Undеrstаnding Lаnguаgе аnd Litеrасy Essay Example

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    Education
  • Document type:
    Research Proposal
  • Level:
    Undergraduate
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    1058

Undеrstаnding Lаnguаgе аnd Litеrасy

My understanding of language and literacy is based on the need to write in a way that communicates ideas to the reader appropriately. Grellier and Goerke (2014) advise that incorrect or poor grammar may prevent readers from understanding what the writer is saying. I also understand the importance of keeping my writing simple by using simple and direct language. I am aware of the need to avoid words that would keep the reader scratching his or her head and looking for the meanings of words in the dictionary. The same applies to the use of redundant phrases – phrases that contain two or more words that have the same meaning (Hegde, 2003). For instance, instead of saying “advance planning”, one would just say “planning”. Another way to keep writing simple and short is to avoid clichés (words that have been used so frequently that they lose meaning) (Grellier & Goerke, 2014). For instance, instead of saying “in this day and age”, it is preferable to just say “today”.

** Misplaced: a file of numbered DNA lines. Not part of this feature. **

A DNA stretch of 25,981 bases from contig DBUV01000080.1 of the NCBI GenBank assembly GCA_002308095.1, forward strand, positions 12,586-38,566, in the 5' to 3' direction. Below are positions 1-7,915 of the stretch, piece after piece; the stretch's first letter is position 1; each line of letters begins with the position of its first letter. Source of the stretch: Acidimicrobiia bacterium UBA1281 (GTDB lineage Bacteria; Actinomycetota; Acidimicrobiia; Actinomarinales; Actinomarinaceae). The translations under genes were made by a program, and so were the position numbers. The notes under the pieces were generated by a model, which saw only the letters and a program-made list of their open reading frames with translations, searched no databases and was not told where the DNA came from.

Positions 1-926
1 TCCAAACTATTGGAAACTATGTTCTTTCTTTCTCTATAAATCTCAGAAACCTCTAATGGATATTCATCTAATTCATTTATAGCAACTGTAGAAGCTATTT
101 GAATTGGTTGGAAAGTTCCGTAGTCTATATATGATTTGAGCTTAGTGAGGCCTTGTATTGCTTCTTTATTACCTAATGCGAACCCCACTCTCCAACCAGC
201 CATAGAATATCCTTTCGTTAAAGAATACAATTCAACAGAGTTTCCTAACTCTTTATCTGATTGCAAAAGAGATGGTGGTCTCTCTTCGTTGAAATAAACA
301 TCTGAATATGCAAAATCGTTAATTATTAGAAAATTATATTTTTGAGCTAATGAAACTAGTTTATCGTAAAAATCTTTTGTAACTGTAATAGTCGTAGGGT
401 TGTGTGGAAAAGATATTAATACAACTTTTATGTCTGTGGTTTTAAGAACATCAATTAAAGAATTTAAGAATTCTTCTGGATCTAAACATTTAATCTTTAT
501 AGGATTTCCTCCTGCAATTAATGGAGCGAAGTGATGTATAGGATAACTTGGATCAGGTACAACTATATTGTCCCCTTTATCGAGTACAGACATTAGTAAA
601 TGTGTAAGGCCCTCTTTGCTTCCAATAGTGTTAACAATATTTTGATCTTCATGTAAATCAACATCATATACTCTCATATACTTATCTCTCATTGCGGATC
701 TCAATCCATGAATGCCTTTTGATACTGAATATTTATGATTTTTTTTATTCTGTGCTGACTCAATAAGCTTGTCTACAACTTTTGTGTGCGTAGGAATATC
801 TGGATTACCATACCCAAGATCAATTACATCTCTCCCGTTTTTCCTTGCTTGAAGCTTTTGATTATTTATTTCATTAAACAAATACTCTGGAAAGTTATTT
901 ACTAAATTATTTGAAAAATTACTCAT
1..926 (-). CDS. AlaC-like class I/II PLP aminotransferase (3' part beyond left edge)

Academic Writing

What I do well

What I need to improve

Principle 1

Keeping your writing simple

I use simple, direct language

Principle 2

Making it formal

I use lucid, succinct discipline-specific vocabulary

Grammar and Mechanics

I avoid the of slangs and colloquial language

Punctuation

I am well-versed in punctuation

Spelling

I have a good grasp of word spellings

Sentence Structure

I write clear and straightforward sentences

Sometimes I tend to use very long sentences. I need to improve on this by using shorter, well connected sentences

Introduction/Conclusion

I can write a concise introduction and conclusion for my essay

Content Development

I know how to develop and connect ideas to communicate my content to the reader

Word Choice

I well-versed in vocabulary and using different words where they fit appropriately.

Transitions

). These include “however”, “furthermore”, “in addition”, “another”, “notwithstanding” and so on.Gordon, 2010I know how to use transition (words that help show the relationship between one idea and another) (

Use of resources

I know how to use different resources – including print and online resources – to get content to support my work.

Organisation

I am able to organise my written work in a way that communicates the content appropriately

I need to put more effort in proofreading in order to avoid unnecessary mistakes that would be captured through proofreading.